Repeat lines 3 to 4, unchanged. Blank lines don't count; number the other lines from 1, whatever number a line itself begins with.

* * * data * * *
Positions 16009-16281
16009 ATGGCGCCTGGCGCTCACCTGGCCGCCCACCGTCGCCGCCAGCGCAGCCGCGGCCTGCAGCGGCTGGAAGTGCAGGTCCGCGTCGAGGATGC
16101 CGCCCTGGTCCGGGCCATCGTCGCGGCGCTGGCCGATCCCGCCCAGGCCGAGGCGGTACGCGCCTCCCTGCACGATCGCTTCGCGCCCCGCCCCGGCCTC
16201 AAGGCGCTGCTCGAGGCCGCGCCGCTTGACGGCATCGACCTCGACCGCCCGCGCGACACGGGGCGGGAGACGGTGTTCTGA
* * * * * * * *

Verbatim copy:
16101 CGCCCTGGTCCGGGCCATCGTCGCGGCGCTGGCCGATCCCGCCCAGGCCGAGGCGGTACGCGCCTCCCTGCACGATCGCTTCGCGCCCCGCCCCGGCCTC
16201 AAGGCGCTGCTCGAGGCCGCGCCGCTTGACGGCATCGACCTCGACCGCCCGCGCGACACGGGGCGGGAGACGGTGTTCTGA